Saturday, May 19, 2018

Cleaning Up a Small Mess

 The mess, the problem.  That window sill had become a hopeless mess and I couldn't  open the window any longer.


   For several years loose dowels have collected on the window sill in my shop.  Initially it wasn't a big deal and I could still open the window to let in fresh air and/or let out smelly chemical air.  As often happens, a short term stop gap measure becomes standard operating procedure, but eventually  the system breaks down. Not only that, it looked like crap.

  After a bit of planning, measuring, and drawing a plan I gathered together various bits of wood.   This project was not made from the scrap cut off bin, but very nearly.


  I decided to make a three section storage bin from skid wood and some plywood.  The bin is 24 inches, 12 inches, 6 inches tall, 12 inches wide and 6 inches deep.  I made the bin so that it would still sit on the window sill.  

  
 

    I find that every time I buy dowel I have a bit left over, that I can't bear to throw away.   The plastic bin on the left contains bits of copper pipe, brass, and other none wood items.  Now this is a useful and organized space, the window can be opened with ease and while I was at it I even  washed the glass.  

   You can see on the right one of four bins containing pieces of wood too large to throw out, but too small to be useful.  I am working on over coming my 'wood' addiction, but it is tough.  I never look at a little piece of wood that I don't think it could one day use it for something.  Ultimately the wood will end up in a fire pit, I just need to accept that reality and get rid of the bits, I might discover that my shop is really quite large and comfortable.  That will be embarrassing....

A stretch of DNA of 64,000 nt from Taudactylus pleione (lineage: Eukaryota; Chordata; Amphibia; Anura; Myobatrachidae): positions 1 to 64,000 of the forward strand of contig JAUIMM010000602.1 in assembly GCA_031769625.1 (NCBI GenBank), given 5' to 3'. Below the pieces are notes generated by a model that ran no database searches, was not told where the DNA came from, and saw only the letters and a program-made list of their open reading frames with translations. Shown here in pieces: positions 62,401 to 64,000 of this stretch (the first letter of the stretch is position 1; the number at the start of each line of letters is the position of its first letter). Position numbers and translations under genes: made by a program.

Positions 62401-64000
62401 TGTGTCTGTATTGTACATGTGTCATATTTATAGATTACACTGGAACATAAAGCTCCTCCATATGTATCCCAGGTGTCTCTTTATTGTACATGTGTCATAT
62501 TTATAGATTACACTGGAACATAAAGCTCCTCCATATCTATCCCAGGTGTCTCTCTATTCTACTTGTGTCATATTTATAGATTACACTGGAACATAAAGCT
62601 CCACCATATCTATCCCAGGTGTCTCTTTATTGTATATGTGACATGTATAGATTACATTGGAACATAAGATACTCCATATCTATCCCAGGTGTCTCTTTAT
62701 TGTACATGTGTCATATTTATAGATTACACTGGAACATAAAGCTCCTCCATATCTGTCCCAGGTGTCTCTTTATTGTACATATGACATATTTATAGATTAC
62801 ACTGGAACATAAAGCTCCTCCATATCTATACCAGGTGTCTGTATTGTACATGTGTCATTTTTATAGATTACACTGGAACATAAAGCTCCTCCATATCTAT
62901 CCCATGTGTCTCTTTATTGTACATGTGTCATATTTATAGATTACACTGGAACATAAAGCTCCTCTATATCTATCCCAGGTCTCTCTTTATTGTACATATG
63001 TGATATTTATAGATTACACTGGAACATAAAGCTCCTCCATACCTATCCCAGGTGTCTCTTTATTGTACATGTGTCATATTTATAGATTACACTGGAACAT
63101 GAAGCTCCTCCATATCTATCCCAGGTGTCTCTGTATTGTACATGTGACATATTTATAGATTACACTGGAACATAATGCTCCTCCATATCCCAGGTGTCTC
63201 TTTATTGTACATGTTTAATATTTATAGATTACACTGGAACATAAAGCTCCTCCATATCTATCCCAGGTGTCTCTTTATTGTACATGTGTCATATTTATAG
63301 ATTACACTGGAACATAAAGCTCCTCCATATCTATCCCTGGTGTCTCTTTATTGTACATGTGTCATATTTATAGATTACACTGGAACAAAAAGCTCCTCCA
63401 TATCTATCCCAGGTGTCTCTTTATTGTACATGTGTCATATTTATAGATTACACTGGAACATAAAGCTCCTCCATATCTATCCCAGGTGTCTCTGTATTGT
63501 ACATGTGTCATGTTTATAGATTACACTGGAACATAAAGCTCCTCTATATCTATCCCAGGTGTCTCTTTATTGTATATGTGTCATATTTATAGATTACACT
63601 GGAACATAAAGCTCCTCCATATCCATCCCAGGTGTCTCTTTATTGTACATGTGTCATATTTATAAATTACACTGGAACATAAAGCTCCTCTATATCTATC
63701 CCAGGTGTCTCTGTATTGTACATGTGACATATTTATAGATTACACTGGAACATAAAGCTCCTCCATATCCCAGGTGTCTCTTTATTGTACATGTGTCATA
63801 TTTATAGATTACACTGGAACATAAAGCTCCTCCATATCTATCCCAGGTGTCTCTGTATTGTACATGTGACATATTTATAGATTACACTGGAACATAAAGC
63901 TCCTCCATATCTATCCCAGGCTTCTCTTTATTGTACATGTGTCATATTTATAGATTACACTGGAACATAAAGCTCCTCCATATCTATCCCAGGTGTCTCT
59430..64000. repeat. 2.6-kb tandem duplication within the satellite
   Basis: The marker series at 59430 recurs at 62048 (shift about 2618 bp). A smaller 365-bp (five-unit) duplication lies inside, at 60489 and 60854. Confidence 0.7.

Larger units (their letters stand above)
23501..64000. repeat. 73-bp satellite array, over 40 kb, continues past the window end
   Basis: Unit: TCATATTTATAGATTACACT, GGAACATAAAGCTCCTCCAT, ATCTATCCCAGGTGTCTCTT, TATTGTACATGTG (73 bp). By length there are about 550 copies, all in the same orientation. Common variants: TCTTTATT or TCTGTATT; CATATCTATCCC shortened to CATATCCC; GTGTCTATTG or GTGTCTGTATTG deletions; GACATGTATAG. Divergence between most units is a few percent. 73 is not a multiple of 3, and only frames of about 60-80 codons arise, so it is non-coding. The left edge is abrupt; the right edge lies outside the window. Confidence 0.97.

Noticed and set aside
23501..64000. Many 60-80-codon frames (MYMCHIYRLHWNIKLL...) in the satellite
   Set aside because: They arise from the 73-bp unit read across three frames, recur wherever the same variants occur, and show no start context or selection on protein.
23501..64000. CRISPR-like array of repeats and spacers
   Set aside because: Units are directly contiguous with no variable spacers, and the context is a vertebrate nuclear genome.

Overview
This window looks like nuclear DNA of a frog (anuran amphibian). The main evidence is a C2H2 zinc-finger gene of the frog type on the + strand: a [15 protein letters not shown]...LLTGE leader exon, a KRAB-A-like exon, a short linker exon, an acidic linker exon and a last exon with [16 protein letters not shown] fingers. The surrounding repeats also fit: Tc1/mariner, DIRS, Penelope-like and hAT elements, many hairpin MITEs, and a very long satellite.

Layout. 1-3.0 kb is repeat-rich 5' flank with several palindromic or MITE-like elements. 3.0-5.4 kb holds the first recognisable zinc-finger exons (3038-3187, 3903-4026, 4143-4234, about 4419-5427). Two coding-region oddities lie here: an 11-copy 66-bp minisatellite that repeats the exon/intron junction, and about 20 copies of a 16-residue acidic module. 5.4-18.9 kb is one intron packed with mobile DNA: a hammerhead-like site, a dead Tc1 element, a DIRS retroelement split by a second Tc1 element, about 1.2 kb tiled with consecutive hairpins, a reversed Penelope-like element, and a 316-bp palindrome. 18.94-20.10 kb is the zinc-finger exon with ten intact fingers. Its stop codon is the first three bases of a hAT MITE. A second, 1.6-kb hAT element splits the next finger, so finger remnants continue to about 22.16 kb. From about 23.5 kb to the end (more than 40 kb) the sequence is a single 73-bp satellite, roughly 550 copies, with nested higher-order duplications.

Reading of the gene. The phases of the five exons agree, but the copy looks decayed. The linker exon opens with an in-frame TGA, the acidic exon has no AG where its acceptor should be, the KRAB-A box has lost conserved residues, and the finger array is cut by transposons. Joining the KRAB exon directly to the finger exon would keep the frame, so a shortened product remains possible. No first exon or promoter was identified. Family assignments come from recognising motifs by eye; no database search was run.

cheers, ianw





Monday, May 14, 2018

Carved Rail

  Yesterday I had help to get the refinished table out of the shop and into the dining room

  The table doesn't look fabulous but it is fine as the second table. Interestingly the table sits between my version of the Tripp-Trapp chair and the grand daughter clock upon which I have yet to repair. 

  

  The first section of the chair rail is complete and installed.  The rail is almost invisible, unless you focus on it purposely which is the plan.

  The next part of this project is.... seven feet long.


    The real challenge with this job is maintaining interest.  I have a timer that I set when I begin carving since it is a sitting down task. I try to only carve for an hour at a time to keep my back pain at a minimum.  This morning I carved for an hour...I think there is 10 or 12 hours of carving ahead of me plus the time for sanding and painting.  I am thinking this is a three week project at my work pace. 

  

   There are very few tools needed to do this large relief carving. I begin by laying down relief cuts with my straight knife. Second I use a narrow gouge to cut away material near the relief lines and then I move to wider and more shallow gouges to get a smoother and finer finish.  The more careful my carving, the less time will be spent sanding.

  cheers, ianw